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    The History Of The Salem Witch Trials Is Actually Insane

    What happened during the Salem Witch Trials?

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    Salem, MA is known for many things, but one thing it is undoubtedly known for is the Salem Witch Trials. So, we packed our bags and headed to the East Coast to try and uncover its rich history:

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    Before we get into our trip, let's go over some of Salem's history. For starters, there was the Puritan Legal Code that was created in 1647 and established a hierarchy of crimes that consisted of:

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    In 1692, the daughter and niece of Samuel Parris, Salem's first ordained minister, started to exhibit strange behavior.

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    Shortly after, other girls in Salem began acting similarly to Elizabeth and Abigail. According to a doctor's diagnosis, the behavior was attributed to supernatural causes.

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    It should be noted though, at the time, there was only one doctor in Salem and he could only read and not write.

    By February 1962, Jonathan Cornwin and John Hathorne (both magistrates) pressured the girls to name the people who caused their behavior.

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    Two of the women who were accused professed their innocence and eventually died.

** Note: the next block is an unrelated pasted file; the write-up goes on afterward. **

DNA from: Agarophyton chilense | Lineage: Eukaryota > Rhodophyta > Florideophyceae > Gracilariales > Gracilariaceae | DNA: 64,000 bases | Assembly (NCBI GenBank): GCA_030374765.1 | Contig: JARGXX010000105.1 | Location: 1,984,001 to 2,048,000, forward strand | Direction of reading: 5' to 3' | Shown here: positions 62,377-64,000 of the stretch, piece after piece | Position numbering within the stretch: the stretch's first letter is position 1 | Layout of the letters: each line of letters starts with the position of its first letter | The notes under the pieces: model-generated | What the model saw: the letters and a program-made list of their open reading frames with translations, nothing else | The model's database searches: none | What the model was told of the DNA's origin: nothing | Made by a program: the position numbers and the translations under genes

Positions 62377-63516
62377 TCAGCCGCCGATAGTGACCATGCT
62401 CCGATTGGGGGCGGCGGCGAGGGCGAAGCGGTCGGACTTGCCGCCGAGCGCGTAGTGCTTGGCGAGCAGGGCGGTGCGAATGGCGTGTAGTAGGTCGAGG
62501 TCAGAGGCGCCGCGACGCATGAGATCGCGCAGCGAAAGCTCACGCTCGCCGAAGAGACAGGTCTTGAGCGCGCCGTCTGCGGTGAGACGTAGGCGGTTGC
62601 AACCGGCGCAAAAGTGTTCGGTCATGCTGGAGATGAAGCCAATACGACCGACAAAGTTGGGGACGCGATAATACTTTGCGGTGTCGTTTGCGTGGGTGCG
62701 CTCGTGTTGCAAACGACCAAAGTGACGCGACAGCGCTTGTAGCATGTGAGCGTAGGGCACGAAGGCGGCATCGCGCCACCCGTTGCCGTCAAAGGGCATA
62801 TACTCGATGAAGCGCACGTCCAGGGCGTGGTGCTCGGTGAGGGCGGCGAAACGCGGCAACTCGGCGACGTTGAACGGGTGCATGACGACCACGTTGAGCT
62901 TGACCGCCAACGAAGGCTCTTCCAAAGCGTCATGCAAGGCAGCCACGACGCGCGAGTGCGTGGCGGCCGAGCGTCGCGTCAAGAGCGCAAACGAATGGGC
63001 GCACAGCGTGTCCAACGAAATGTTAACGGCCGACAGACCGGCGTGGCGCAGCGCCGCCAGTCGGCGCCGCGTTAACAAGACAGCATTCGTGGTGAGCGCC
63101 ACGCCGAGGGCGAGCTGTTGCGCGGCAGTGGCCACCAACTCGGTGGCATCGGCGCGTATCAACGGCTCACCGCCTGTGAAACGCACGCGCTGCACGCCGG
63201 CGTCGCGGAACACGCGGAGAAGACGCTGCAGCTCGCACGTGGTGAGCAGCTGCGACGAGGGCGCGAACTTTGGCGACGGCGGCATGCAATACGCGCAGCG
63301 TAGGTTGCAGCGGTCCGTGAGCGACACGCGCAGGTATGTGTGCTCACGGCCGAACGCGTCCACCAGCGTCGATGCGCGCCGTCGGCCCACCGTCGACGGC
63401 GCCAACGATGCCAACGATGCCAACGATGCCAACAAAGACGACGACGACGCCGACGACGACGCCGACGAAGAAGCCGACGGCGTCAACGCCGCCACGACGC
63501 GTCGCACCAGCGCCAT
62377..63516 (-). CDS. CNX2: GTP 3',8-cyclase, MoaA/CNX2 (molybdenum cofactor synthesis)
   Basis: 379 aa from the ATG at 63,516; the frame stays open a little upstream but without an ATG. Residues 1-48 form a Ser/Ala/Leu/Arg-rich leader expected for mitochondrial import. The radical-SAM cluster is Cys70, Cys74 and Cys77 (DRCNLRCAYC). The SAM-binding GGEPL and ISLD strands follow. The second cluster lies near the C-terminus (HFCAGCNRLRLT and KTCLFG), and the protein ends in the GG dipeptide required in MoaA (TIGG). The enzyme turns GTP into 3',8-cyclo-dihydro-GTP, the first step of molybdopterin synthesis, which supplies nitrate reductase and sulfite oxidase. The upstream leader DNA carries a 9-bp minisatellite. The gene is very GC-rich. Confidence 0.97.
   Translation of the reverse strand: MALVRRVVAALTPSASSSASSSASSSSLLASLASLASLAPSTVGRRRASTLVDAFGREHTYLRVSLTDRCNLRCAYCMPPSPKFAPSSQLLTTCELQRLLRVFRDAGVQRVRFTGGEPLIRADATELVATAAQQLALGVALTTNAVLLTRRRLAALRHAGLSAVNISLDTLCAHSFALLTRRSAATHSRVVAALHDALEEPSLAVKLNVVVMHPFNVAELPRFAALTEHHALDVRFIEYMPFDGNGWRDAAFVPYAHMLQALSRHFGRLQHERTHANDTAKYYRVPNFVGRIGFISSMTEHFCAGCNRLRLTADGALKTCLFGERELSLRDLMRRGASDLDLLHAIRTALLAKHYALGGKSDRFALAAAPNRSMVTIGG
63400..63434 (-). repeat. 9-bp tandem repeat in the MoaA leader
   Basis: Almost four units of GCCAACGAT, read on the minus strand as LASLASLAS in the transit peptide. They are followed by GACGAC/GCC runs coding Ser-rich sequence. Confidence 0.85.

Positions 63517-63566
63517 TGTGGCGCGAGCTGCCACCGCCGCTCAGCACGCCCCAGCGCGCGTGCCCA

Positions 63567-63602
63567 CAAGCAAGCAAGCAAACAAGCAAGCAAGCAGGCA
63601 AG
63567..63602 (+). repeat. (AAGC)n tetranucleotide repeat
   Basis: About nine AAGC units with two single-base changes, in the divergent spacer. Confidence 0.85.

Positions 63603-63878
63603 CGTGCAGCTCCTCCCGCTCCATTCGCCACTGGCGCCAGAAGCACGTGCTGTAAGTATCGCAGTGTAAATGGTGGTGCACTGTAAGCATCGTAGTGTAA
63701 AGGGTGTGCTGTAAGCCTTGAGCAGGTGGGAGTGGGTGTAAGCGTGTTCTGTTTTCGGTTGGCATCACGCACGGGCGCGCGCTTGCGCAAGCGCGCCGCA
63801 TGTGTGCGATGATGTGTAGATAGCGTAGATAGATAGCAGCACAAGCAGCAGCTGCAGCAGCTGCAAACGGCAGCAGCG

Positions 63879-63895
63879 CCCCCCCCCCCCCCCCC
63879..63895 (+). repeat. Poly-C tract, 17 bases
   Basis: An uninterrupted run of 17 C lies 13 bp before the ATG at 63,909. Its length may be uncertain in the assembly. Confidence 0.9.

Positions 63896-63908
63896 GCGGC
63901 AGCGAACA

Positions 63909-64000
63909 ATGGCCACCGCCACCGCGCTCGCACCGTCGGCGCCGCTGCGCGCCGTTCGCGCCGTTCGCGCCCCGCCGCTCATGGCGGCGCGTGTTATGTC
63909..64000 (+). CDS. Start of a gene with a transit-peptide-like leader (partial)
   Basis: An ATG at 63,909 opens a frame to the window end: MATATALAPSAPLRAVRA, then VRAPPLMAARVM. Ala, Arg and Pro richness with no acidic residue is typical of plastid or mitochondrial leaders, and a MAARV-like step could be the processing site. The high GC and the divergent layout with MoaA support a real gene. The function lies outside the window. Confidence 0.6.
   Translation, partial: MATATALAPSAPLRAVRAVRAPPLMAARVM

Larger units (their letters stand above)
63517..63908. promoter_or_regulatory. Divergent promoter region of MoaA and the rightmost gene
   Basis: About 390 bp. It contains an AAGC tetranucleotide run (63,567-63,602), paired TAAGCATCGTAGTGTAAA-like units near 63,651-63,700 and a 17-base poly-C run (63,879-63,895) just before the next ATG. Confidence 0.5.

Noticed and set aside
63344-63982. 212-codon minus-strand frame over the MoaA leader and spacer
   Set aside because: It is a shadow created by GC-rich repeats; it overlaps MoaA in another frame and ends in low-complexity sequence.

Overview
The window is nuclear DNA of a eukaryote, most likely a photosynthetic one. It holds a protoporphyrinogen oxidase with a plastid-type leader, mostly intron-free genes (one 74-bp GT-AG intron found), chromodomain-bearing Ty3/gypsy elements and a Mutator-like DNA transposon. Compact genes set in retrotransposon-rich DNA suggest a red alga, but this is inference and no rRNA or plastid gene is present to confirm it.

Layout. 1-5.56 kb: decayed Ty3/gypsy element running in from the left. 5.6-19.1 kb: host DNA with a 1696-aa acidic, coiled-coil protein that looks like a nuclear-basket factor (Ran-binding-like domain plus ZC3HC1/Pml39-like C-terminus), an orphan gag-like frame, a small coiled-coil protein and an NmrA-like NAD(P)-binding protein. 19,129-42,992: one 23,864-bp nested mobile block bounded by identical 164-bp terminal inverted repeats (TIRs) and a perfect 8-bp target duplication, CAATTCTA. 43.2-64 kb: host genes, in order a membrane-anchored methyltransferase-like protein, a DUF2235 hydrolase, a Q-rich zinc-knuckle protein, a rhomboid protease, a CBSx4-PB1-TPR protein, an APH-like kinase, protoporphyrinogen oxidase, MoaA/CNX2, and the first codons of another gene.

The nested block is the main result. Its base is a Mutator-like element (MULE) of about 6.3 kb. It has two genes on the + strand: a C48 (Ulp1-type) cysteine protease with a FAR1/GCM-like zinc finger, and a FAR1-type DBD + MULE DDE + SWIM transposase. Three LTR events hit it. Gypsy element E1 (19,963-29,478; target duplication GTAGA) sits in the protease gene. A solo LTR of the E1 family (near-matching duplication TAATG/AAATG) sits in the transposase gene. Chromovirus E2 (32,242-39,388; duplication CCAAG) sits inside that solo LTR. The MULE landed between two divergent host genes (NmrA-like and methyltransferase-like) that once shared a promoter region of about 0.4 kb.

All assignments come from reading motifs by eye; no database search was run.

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    Which lead us to the first place of our investigation, Jonathan Cornwin's house.

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    Even though there was no ghost activity, Ryan did feel an eerie energy.

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    The third woman who was accused of witchcraft was a woman named Tituba, who was also Revered Parris' slave. Surprisingly (unlike the other two women) Tituba openly admitted to cursing the girls. She said, "the devil came to me and bid me serve him."

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    This led us to our second landmark, the former house and place where Tituba practiced witchcraft, Revered Parris' home.

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    We decided to investigate the remains of the house that were salvaged. As we were investigating though, Ryan decided to take an EMF reading...

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    An EMF reading is a meter that detects paranormal activity.

    ...and at that moment, our audio recorder caught a voice saying, "take it."

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    Some believe that Tituba was forced to confess, which caused her to fabricate her story. During her trial, she admitted that there were other witches working to harm the Puritans in Salem. She was also very accommodating to the judges and claimed to go blind as a sign that the devil was punishing her for being honest. After a year and three months in jail, she was indicted and released.

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    So we invited Tituba to speak with us...

    ...and after Ryan mentioned that ghosts don't know they're actually ghosts to Shane, our audio recorder picked up another voice saying what sounded like, "what."

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    Tituba’s trial propelled trials to move forward in Salem and by May, William Phipps, the Governor Of Massachusetts established the court of Oyer and Terminer.

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    The Court of Oyer and Terminer was established to determine who was practicing witchcraft.

    In the first trial of this court, Bridget Bishop was found guilty of witchcraft, becoming the first woman executed during the Salem witch trials. In between the months of July and September, 18 more people were found guilty and executed. This included four men, which was a rare occurrence in witch trials.